While scouting for a workshop in the Lodi, CA wine region we came across a tiny town called Locke. It currently has about 70-80 residents and about 4 streets. Sometimes there is nothing better than exploring a region and stumbling upon a tiny piece of our past. Most buildings were locked up and closed, and some were leaning so much they looked as if they may fall over with the current rain storm we were battling. The town did have a restaurant, and a general shop with information books and maps of the region, but while we were there, not much else was open. The town was 20-30 minutes from Lodi and is worth a quick stop.
A brief history taken from the Locke Town website:
“Locke was founded in 1915 after a fire broke out in the Chinese section of nearby Walnut Grove. The Chinese who lived in that area decided that it was time to establish a town of their own. A committee of Chinese merchants, led by Lee Bing, Chan Hing Sai, Tom Wai, Chan Dai Kee, Ng So Hat, Chan Wai Lum, Chow Hou Bun, and Suen Dat Suin was formed. They approached land owner George Locke and inquired if they could build on his land. An agreement was reached. The town was laid out by Chinese architects and industrious building ensued. The founding of Lockeport, later ‘Locke’, was a reality. By 1920 Locke stood essentially as you see it now.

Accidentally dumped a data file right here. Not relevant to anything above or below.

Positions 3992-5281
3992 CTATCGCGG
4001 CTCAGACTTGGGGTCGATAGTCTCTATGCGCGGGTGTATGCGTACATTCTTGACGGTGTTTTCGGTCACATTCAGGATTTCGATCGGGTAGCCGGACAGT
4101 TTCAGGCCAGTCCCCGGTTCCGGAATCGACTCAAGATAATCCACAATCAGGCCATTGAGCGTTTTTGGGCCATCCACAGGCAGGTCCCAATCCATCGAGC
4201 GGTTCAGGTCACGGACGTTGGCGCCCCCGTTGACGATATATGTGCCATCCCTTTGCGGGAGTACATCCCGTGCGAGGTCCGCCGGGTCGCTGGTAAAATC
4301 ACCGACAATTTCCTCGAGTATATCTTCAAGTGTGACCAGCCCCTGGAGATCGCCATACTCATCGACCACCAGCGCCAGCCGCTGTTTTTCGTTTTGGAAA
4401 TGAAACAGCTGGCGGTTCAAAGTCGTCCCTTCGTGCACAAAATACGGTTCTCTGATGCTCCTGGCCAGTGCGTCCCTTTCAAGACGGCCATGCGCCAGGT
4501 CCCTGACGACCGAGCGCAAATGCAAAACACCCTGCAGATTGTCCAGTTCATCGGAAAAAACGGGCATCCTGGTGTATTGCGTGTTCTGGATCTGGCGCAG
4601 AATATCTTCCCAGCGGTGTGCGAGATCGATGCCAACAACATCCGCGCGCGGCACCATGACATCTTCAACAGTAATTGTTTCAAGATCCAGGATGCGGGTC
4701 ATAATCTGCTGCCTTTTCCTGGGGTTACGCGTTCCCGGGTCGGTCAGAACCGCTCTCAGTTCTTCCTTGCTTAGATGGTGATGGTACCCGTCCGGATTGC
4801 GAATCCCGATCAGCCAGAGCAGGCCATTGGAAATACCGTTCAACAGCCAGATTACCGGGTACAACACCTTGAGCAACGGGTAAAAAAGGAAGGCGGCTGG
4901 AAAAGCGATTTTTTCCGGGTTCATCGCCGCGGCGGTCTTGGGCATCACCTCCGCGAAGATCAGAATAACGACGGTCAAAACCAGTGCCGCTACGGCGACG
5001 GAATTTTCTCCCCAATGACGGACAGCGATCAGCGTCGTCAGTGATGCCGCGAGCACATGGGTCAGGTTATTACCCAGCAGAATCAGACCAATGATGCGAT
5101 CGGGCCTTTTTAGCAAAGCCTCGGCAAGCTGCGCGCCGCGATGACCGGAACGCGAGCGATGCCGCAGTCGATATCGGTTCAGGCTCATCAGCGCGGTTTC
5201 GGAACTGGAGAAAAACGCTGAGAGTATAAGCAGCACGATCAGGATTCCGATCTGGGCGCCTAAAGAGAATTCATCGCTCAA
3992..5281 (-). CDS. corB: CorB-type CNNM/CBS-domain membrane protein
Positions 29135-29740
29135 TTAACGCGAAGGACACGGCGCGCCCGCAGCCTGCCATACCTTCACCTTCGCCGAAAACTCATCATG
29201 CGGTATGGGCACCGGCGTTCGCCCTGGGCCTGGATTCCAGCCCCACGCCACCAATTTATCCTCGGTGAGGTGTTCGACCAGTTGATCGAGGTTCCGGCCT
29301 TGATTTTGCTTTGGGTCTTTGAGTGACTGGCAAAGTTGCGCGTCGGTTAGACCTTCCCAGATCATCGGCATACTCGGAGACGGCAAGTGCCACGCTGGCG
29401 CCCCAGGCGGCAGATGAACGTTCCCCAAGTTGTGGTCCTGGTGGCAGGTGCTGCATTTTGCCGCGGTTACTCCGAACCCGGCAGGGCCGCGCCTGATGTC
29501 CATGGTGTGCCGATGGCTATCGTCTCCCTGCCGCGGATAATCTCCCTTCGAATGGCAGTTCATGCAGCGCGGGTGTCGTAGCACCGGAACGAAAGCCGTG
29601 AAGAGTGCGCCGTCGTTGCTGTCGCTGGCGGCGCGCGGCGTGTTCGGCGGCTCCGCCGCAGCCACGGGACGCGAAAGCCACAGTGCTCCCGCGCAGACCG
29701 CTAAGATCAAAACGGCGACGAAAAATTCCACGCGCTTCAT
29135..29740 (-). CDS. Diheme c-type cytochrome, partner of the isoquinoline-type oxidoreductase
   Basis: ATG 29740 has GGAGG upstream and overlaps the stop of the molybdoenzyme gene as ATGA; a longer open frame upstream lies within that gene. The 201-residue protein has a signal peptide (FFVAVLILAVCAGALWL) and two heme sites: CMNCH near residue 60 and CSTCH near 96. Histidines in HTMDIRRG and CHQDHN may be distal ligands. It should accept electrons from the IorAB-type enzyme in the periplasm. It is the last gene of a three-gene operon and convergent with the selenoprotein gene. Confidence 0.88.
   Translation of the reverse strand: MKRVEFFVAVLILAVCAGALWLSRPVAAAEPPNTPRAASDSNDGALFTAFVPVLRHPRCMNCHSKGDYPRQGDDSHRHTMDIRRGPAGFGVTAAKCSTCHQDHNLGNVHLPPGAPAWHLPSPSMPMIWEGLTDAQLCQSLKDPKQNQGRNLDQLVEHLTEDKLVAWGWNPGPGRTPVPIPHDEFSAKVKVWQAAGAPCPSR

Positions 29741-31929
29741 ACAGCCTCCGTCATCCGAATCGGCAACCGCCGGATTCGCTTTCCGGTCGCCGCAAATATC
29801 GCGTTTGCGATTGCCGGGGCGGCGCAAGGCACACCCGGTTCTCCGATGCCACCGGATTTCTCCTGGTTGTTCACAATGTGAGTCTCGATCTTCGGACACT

Levee construction originally brought the Chinese to this area, but by the time Locke was built most of the work was in farm labor. Locke had many businesses that catered to the farm workers and residents of this region. In the 1940’s restaurants, bakeries, herb shops, fish markets, gambling halls, boarding houses, brothels, grocery stores, a school, clothing stores, and the Star Theatre lined the bustling streets of Locke. At its peak 600 residents, and as many as 1500 people occupied the town of Locke.
On August 2, 1970, Locke was added to the registry of national historical places, by the Sacramento County Historical Society, because of its unique status as the only town in the United States built exclusively by the Chinese for the Chinese.”